Trump, a Republican, has worked to cultivate warmer relations with Moscow. Recently, the US president sought to invite Russia back into the Group of Seven meeting of industrialised nations, but was blocked by Germany and other allies. Russia was expelled by the group after annexing Crimea and invading eastern Ukraine.

Four US and European government sources, who are familiar with intelligence reporting and spoke on condition of anonymity, told the Reuters news agency that in recent weeks the US had acquired fresh reporting backing up the allegations that Russia had encouraged Taliban-affiliated militants to kill US and allied soldiers in Afghanistan.

US intelligence agencies are confident Russia encouraged the Taliban to kill US troops, but there is a disagreement between the CIA and the National Security Agency over whether Moscow had actually paid bounties, Reuters reported.

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Three US cities pilot truth, reconciliation push to tackle racism

Boston, Philadelphia and San Francisco will help form a pilot effort to confront racism in the criminal justice system.

District attorneys in Boston, Philadelphia and San Francisco are teaming up on a pilot effort patterned after South Africa’s post-apartheid Truth and Reconciliation Commission to confront racism in the criminal justice system.

Suffolk County DA Rachael Rollins, Philadelphia DA Larry Krasner and San Francisco DA Chesa Boudin announced the initiative on Wednesday in partnership with the Grassroots Law Project, which is leading the effort. It will tackle racial inequities, and police violence and misconduct.

“We need to confront our ugly past to create a more just and equitable future,” said Rollins, whose jurisdiction includes Boston.

Organisers said the Truth, Justice and Reconciliation Commission will “process and address the injustices of the past that simply were not given the time, attention and dignity that they deserved”.

“When marginalized people have needed to finally rely on this system for justice, it has routinely failed them in the worst ways imaginable. This isn’t a bug in the system, but a feature,” they said in a statement.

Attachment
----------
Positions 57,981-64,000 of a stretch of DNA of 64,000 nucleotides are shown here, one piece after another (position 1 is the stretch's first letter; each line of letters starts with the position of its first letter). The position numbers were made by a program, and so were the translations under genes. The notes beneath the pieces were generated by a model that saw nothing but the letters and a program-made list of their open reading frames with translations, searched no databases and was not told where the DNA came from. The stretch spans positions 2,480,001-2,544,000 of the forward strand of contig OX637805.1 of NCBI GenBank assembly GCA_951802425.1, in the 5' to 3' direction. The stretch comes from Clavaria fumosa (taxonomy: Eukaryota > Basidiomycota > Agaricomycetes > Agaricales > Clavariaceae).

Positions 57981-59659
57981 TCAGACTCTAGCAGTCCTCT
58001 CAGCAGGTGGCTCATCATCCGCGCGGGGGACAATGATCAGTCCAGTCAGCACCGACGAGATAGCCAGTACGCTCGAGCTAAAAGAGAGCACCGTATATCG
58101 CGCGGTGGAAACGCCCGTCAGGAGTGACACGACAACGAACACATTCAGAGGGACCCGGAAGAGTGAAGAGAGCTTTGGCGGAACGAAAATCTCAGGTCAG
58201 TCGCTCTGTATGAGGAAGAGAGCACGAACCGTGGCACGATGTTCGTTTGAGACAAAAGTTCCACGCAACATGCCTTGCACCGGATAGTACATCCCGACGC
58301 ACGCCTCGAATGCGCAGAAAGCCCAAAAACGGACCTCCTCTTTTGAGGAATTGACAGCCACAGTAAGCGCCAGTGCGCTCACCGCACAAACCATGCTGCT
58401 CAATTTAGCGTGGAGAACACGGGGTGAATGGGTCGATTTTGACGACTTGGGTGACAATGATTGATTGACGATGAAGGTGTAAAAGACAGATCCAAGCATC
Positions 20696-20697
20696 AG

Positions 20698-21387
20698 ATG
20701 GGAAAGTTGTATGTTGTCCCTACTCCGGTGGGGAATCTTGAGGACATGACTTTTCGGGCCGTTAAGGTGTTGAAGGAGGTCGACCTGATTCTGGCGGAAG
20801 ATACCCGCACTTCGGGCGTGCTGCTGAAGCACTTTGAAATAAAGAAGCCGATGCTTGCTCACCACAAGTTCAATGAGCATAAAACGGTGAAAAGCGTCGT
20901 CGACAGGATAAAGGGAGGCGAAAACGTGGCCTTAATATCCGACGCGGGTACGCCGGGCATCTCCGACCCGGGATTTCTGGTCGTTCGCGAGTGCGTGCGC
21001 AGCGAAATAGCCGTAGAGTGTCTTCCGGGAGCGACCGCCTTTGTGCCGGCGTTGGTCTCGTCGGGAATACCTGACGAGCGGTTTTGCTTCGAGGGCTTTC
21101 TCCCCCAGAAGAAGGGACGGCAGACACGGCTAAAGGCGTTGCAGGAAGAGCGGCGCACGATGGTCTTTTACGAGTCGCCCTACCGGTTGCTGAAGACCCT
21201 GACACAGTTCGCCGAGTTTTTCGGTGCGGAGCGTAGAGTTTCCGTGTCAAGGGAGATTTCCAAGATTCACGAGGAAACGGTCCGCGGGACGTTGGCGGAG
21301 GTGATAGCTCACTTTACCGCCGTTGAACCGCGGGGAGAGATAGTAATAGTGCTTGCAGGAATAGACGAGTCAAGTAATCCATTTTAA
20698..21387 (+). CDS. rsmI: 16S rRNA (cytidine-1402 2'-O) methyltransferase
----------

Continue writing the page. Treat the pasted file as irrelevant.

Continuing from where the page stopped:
The three district attorneys said they will be working out details over the summer and plan to formally launch the commission in the fall (autumn).

The Grassroots Law Project, an organisation led by activist Shaun King and civil rights attorney Lee Merritt, said Rollins, Krasner and Boudin “will lead community-centred, localised efforts to address the harms of unaccountable, unjust and racist policing and prosecution”. Additional cities will be announced later this year, it said.

New York efforts

Separately, New York City took the lead last month when Mayor Bill de Blasio announced the city would form its own commission to examine its history of racial discrimination.

The city’s new Racial Justice and Reconciliation Commission will give New Yorkers a platform to discuss their experiences with racism, examine possible discrimination in public policy and recommend changes such as removing symbols of racism from public spaces, de Blasio and his wife, Chirlane McCray, said in announcing its formation. McCray, an author and activist, is Black; the mayor is white.

It is the latest in a trend of progressive prosecutors eschewing traditionally cosy relationships with police departments and pressing instead for criminal justice reforms to better hold police accountable for wrongdoing.

Rollins, Boston’s first woman and Black district attorney, said the entire system – not just police – needs to change to ensure people of colour are not victimised. “Our efforts at reform cannot only focus on police. Your district attorneys, state’s attorneys and top prosecutors are failing you too,” she tweeted on Wednesday.

In the 1990s, South Africa’s own Truth and Reconciliation Commission took the nation on a painful path to air injustices perpetrated during more than 40 years of apartheid rule that included the torture, beatings and bombings of Black people. Rather than hunt down and try people accused of atrocities, Nuremberg-style, the country’s approach helped talk through grievances and heal divisions between Black people and whites.

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US: Coronavirus infections rising in 40 of 50 states

The US, with 25 percent of the world’s cases, grapples with dire increases ahead of the July 4 holiday weekend.

The number of confirmed coronavirus cases in the United States climbed to an all-time high of more than 50,000 per day on Thursday, with the infection curve rising in 40 out of 50 states in a reversal that has largely spared only the Northeast.

In yet another alarming indicator, 36 states are seeing a rise in the percentage of tests that are coming back positive for the virus.

The surge has been blamed in part on Americans not wearing face masks or following other social-distancing rules as states lifted their lockdowns over the past few weeks.

The US recorded 50,700 new cases, according to a tally kept by Johns Hopkins University. That represents a doubling of the daily total over the past month and is higher even than what the country witnessed during the deadliest phase of the crisis in April and May.